Not giving up on a tough spring turkey
The Nebraska longbeard was shouldering my jake decoy while standing in full strut. To say I was excited would be a gross understatement. The tom, my first bird sighting in 12 hours of blind time, had come in on a string and I’d already shot a bunch of feathers off his back. I really, really, didn’t want to whiff twice.
So I buried my pin on his chest and let fly with arrow number two. This arrow chunked into the bird and he limped off. When he was 20 yards beyond the decoy, he low-flew into the woods. I sat there wondering how he wasn’t stone dead and decided I’d give him an hour, then sneak in to size up the situation.
After more than an hour, I did just that. And I jumped the bird from underneath a deadfallen oak tree. He flew once again, and I looked at the time and realized that I couldn’t afford to bust him again. I marked last blood and backed out to spend a fretful night in my tent wondering if a coyote would stumble across the bird, or if he’d simply figure out another way to slip out of my life.
He didn’t, and surprisingly, he was lying where I’d last watched him fly. When I lugged him back to camp I skinned him and checked out the entrance and exit of the arrow. The damage was extensive, and how that bird survived for five seconds after the shot, I have no idea. I know that few critters cling to life like turkeys, and this bird was no exception.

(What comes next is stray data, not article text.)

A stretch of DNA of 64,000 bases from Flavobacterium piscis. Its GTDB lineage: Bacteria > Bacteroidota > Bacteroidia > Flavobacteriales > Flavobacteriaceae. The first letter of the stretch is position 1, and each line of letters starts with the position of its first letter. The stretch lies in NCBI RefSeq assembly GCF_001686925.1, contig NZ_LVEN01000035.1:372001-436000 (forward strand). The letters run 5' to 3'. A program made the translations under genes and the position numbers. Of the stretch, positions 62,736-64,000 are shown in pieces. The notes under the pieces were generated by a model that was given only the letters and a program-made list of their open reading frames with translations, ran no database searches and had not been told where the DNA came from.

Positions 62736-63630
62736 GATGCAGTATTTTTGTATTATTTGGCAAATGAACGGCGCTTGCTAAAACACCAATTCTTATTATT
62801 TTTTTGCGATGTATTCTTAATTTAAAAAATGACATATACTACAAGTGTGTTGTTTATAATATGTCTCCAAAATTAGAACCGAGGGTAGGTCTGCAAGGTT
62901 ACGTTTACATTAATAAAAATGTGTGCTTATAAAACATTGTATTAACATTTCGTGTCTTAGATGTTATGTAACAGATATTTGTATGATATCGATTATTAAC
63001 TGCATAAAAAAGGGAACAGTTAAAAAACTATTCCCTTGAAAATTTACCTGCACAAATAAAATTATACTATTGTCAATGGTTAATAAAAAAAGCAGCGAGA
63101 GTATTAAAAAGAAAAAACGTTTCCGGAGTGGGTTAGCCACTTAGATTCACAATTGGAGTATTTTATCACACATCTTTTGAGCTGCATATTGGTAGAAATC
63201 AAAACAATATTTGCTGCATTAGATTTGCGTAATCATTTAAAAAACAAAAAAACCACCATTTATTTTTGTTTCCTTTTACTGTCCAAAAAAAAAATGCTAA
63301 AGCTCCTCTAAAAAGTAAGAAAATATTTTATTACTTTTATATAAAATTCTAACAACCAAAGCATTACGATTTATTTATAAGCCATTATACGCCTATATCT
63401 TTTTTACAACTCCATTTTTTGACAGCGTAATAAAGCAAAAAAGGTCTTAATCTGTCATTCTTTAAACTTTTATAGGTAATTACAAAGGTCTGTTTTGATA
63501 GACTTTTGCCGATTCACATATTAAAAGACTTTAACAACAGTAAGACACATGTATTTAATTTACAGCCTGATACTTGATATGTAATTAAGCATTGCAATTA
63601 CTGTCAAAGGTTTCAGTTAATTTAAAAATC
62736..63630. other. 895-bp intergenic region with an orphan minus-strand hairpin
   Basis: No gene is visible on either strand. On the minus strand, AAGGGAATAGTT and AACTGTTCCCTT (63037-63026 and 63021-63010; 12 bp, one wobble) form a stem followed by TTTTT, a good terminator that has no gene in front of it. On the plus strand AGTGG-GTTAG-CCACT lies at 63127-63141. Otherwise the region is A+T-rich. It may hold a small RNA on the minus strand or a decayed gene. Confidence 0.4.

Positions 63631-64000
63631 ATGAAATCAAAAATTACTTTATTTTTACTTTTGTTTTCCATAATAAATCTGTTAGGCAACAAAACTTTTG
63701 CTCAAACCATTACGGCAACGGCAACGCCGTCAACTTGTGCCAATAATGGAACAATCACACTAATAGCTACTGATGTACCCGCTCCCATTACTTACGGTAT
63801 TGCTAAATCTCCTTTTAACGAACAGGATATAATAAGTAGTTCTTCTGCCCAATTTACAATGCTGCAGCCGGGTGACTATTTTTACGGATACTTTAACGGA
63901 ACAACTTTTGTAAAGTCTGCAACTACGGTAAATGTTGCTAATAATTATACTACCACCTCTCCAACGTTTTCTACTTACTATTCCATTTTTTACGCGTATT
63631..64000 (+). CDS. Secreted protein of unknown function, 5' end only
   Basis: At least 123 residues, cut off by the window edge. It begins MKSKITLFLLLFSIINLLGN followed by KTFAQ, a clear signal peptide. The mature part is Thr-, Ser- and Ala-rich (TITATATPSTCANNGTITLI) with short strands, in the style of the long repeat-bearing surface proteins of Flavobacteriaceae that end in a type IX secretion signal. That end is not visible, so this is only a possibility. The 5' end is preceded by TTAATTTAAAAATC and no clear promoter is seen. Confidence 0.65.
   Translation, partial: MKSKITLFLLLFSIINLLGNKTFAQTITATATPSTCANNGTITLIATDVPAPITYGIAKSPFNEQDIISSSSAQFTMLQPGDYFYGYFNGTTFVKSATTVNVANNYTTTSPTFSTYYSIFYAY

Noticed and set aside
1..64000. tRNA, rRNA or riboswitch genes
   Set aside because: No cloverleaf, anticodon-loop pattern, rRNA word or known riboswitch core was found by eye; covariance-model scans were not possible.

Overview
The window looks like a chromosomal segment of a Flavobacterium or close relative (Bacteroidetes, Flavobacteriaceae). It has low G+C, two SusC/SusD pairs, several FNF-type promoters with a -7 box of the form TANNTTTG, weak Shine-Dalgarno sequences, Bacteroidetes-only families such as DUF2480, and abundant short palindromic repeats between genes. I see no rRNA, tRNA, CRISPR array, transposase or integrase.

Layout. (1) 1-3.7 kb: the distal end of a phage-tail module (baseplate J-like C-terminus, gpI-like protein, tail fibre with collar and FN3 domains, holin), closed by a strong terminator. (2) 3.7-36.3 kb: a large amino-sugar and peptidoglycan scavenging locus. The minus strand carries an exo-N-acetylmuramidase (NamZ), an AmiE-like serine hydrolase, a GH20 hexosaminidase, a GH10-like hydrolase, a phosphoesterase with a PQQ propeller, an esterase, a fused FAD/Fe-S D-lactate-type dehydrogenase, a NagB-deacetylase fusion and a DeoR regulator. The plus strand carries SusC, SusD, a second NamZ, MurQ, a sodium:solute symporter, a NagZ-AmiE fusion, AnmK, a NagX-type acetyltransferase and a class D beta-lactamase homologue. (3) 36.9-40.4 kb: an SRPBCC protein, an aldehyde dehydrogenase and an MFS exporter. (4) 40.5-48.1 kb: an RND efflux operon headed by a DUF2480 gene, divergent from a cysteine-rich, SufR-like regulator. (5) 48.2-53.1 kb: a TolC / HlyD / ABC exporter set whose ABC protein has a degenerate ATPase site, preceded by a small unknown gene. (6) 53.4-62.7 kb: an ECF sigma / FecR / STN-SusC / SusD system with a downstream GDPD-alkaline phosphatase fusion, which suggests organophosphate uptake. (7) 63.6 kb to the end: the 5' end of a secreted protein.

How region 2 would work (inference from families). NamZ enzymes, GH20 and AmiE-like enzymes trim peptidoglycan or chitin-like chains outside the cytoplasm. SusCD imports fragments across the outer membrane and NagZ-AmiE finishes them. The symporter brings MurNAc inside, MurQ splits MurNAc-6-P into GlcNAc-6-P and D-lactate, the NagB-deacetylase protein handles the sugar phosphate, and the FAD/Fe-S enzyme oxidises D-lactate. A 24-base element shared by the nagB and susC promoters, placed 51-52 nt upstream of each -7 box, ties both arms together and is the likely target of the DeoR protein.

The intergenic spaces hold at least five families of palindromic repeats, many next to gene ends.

He was also a good lesson on giving them time to die for a less-than-perfect shot. Most of us underestimate a turkey’s will to live while overestimating how well we shoot. This is a bad combo. If you’re out this spring and skewer a bird that doesn’t die within sight, take your time during your recovery. If you’ve got a few hours to give the bird, give him all of that.
And once you begin your search, proceed quietly and keep your binoculars ready. I’ve seen a few mortally wounded longbeards hide really, really well, and if your bird still has his head up when you approach, you need to either back out or make a follow-up shot. In either case (and many more), it pays to be very careful with your post-shot followup.